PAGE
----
In May 1865 two companies of the Kansas Cavalry were garrisoned at Deer Creek Station, located just east of present-day Glenrock, Wyoming, to protect travelers from Indian attacks.
Two battles were fought in this vicinity on May 20, 1865. In the first battle, some 25 warriors came into conflict with Lieutenant W.B. Godfrey of Company D and three soldiers about three miles above the Deer Creek Station. After a brisk two-hour fight the men succeeded in repulsing their attackers, due to their superior weapons, without suffering casualties. However, two of the warriors were killed and another four wounded.
On the same day, another band of 50 warriors besieged the camp of a Seargent Smythe and six of his men. After two and a half hours the soldiers prevailed, once again due to their superior weapons. However, the warriors made off with about 26 cavalry horses. The Indians lost three warriors and five were wounded. One soldier was killed.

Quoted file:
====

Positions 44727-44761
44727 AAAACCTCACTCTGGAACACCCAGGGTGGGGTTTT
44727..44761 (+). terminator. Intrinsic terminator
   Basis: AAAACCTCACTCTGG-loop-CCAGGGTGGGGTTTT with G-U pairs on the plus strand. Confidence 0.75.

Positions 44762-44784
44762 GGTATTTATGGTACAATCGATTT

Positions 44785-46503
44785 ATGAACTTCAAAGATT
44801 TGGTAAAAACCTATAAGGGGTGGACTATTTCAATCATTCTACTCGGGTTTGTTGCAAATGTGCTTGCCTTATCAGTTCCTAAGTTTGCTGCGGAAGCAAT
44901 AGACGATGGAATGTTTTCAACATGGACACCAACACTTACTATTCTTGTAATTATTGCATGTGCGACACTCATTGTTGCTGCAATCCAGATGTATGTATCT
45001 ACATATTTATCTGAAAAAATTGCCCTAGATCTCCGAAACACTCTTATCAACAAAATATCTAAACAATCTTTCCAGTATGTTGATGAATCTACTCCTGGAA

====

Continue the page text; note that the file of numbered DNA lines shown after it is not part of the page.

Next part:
After the attacks, Lieutenant Colonel Preston B. Plumb, in command of the 11th Kansas Cavalry, directed Lieutenant Jacob Van Antwerp to take 24 men in pursuit of the Indian raiders. Though the troops were able to track them to about seven miles east of Deer Creek Station, where they found 100 warriors, the Indians were on the other side of the river, which was running too high to ford.
In August 1866, Indians burned the Deer Creek Station to the ground and it was never rebuilt.
By Kathy Weiser-Alexander, updated January 2020.